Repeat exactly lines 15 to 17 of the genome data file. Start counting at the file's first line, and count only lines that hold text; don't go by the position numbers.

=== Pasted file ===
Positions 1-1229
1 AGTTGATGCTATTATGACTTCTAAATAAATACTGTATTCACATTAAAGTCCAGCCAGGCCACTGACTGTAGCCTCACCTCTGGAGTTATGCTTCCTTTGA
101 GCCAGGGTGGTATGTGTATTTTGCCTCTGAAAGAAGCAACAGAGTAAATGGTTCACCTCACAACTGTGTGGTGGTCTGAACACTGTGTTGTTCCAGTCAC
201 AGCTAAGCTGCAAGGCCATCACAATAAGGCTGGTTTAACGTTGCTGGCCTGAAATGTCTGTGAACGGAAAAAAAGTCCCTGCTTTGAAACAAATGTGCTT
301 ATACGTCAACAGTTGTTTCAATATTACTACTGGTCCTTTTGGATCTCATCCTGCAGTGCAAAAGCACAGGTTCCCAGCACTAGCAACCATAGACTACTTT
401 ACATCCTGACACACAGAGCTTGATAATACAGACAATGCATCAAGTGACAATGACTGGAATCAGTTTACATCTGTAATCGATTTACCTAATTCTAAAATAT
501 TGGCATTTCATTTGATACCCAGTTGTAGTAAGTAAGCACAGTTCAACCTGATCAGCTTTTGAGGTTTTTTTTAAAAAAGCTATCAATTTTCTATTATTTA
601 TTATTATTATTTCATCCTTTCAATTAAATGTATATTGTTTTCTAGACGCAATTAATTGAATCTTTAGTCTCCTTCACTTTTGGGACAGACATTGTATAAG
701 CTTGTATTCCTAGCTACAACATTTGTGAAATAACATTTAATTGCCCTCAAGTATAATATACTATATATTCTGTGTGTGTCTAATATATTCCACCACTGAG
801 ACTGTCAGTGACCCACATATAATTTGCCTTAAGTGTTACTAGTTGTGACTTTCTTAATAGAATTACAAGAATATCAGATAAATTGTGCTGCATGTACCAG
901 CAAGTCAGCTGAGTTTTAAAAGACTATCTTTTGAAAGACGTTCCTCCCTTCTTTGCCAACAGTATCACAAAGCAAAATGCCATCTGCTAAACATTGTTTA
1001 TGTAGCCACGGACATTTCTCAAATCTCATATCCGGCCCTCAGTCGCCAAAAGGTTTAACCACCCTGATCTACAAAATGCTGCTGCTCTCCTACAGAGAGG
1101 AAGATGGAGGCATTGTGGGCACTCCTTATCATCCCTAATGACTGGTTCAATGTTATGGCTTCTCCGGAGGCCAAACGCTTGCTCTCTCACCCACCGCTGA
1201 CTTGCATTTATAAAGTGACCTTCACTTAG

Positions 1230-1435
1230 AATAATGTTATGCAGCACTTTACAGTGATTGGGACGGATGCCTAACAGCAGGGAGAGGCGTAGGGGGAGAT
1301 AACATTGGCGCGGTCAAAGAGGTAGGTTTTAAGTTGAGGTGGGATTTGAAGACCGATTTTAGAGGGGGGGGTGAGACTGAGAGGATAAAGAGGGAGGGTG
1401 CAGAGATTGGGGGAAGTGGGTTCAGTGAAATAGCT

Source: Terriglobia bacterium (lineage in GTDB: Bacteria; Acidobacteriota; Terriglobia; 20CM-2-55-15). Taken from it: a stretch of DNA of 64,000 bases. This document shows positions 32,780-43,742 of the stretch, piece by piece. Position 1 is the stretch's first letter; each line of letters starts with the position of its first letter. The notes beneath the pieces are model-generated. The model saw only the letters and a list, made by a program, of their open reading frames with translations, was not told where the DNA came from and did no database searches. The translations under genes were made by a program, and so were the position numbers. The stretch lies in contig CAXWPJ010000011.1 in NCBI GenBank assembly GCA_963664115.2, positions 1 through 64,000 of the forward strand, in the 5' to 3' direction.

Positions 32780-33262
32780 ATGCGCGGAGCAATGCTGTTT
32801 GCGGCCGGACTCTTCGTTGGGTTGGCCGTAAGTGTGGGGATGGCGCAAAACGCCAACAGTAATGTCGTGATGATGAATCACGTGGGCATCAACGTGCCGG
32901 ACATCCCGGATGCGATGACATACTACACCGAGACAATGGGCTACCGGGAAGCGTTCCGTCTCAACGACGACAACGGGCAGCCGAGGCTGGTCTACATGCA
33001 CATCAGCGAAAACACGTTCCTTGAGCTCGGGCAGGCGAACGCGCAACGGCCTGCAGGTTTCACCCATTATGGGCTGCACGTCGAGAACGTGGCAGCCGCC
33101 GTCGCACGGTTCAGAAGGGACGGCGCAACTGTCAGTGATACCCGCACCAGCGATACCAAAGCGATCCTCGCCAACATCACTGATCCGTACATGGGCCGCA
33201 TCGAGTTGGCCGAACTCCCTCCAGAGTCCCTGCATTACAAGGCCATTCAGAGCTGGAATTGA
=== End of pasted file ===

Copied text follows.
Positions 1230-1435
1230 AATAATGTTATGCAGCACTTTACAGTGATTGGGACGGATGCCTAACAGCAGGGAGAGGCGTAGGGGGAGAT
1301 AACATTGGCGCGGTCAAAGAGGTAGGTTTTAAGTTGAGGTGGGATTTGAAGACCGATTTTAGAGGGGGGGGTGAGACTGAGAGGATAAAGAGGGAGGGTG